The last one is the way people like me prefer to work. In our music we want to create ALL of it, not just the tune and chords and underlying rhythm. People like-minded in the past would use a band, chamber group, or orchestra to put the works together. Some built their own instruments, too, like Harry Partch. It's really only a matter of how deeply you want to be involved. And there's a matter of the abilities you have, the talents you're born with (which you can take no bow for), and what you do with those talents, learning and practicing, and putting in the patient time to channel them into something human and creative in the most essential way. Or not. There aren't any rules.
Um. That still doesn't fully say what I'm trying to communicate here. Well maybe it IS true. If you have to ask, you'll never understand. Let's just admit that we come in all sorts of shapes and sizes, colors and heights, mental and physical inborn skills, and all the rest, drive, passion, care. So why wouldn't we expect some of us to enjoy taking fuller advantage of the precision new tools to dig very deeply into the world of musical sounds, while others swim perhaps more swiftly on the surface, but never learn about the wonders below?
red leaf
Okay, the question keeps coming up. Will my music be available in a high quality Surround Sound format, or won't it? (See the comment above about Surround Sound, too.) Call me a cockeyed optimist, but the answer is: "Definitely!" As in: "affirmative." As in: "yes, you bet!" My plan has always been to complete definitive stereo editions of all my albums, plus a few collections of music never available before, the best editions I could assemble, with graphics and layout help from some talented professionals. My perfectionism has meant that this has taken several years, about two years longer than expected at the start. But that isn't so long, is it? It's not nearly as lengthy a wait as two decades during which much of it was not available at all.
Once those are all completed, which is to say soon now, I expect to collect the surround music tracks that are already mixed on master tapes, and convert them into Hi-D digital form. It's not going to be as fast and easy to perform the final edits and polishing, as the mastering tools for multichannel are still quite limited, slow and clumsy. Some multitrack mastering tools are also extremely overpriced, even now, imho. Be that as it may, I will first see how the collection and initial assembly works out. There are two equally good sounding methods of releasing true Surround Sound, as most of you know: DVD-A and SACD. There's a new standard planned which combines those with a standard stereo version, so it can be played on essentially any compact disk home equipment. And finally, there's the decent-sounding and easy to play Dolby Digital Surround Sound standard that's been available for many years. Several options there. Kewl.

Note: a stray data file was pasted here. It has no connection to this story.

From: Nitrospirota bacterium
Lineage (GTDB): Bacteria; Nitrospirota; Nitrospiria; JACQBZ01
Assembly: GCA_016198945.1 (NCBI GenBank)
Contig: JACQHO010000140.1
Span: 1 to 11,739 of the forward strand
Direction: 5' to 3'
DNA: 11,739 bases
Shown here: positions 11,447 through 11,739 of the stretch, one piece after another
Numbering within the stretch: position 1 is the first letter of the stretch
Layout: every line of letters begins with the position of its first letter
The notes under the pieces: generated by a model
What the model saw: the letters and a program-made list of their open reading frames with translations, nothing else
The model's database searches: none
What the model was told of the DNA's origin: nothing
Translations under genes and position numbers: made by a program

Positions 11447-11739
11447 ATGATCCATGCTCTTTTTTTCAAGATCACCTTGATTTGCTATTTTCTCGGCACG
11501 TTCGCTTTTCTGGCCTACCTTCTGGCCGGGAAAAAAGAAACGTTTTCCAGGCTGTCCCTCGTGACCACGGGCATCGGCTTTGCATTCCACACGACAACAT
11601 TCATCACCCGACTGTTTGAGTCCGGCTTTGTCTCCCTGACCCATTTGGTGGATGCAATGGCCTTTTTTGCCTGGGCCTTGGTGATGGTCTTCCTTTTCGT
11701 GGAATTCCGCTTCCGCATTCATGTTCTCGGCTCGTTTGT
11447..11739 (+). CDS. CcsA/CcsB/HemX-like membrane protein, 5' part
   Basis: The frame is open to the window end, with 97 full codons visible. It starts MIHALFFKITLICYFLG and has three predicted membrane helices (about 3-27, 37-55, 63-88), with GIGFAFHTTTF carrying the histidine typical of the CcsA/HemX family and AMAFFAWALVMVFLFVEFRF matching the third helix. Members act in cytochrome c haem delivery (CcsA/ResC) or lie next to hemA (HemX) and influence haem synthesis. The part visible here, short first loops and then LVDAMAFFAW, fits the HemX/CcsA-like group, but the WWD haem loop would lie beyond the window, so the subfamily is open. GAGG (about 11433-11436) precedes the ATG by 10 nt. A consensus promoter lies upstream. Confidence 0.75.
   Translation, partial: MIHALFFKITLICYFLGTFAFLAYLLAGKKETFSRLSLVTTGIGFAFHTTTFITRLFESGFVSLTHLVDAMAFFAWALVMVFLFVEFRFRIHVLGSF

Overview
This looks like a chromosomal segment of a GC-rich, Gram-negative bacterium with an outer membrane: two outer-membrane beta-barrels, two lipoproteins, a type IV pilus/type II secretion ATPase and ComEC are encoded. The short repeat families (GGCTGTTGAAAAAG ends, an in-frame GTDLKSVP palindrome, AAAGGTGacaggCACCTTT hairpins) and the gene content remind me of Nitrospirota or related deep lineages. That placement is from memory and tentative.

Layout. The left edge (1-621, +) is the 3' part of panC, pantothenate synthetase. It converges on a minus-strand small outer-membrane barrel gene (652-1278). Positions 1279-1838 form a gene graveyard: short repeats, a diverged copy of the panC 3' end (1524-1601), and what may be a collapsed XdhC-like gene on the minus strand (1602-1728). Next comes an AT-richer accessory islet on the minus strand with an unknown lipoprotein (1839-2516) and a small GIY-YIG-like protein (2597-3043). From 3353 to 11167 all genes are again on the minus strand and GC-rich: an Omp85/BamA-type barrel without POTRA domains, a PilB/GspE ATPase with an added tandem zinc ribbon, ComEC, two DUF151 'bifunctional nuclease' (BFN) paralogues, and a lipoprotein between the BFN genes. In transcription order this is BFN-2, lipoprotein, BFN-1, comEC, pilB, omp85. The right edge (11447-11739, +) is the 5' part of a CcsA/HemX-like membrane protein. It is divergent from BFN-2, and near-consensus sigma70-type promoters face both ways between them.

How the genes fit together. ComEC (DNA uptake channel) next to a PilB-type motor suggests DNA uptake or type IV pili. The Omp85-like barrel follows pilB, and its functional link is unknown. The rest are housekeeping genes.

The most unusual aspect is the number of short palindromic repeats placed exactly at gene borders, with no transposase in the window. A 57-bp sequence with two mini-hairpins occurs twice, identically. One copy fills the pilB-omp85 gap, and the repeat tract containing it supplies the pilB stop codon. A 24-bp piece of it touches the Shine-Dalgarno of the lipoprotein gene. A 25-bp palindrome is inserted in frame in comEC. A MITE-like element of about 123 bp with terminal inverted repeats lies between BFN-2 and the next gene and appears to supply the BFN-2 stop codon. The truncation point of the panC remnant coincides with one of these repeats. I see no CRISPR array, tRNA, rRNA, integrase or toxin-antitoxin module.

We'll figure it out. It's too early to set any dates, but I promise it's on my list of things-to-do. I'd like first to assemble a sort of Surround Sound Demonstration disk, a collection of some of my more dramatic surround sound selections. Let's catch the ear of those who don't know too much, don't feel that excited about multitrack music, not just a film's soundtrack. So let's see: 1) how difficult and expensive it will be to assemble this collection, and: 2) how much interest it can generate. Up 'till now I've been told by some of my more savvy audio engineering friends that the surround music market has been pretty "soft" -- it hasn't grown as expected. I hope that's just due to the lagging economy, and that the inroads to home theater surround equipment will lead to a gradually growing interest in high quality music created originally to be heard AS Surround Sound. I've lived with and created so much of my music for this medium and heartily recommend it to all of you!
red leaf
It's been a happy surprise to discover that there are still a lot of fans of the "Mighty WurliTzer" out there. Thanks sincerely to those of you who've written in regards to my new instrument, the Wurly II. Yes, I must admit that those big beasts fascinated me when I was growing up, still do, even though by the time I began listening to music, the golden age of the theatre organ had long passed. I could tell that by the fact that I never did find a passably working instrument nearby to try out, and those which did work well were miles away, beyond reach. So I became only a fan, then eventually found another exciting musical instrument lurking within the possibilities in the world of the electron.
The oddest thing is that thanks to the Wurly II I'm finally acquiring some modest skills to play one of those beasts. It's not exactly the same, to be sure, but it comes derned close. I've also heard from a few professional theatre organists recently, which is a real kick and a half (thank you!). I suspect we're all a lot more closely related than many would have us believe. When I performed a bit of my Moog synth music eons ago live on a Dick Cavett show, several people in the audience, and also in the band, came up to me later to explain excitedly that this seemed to them like the next step after the pipe organ. And the path will continue into the future. We have a lot to learn from each other, and to leave for the next generations which will follow.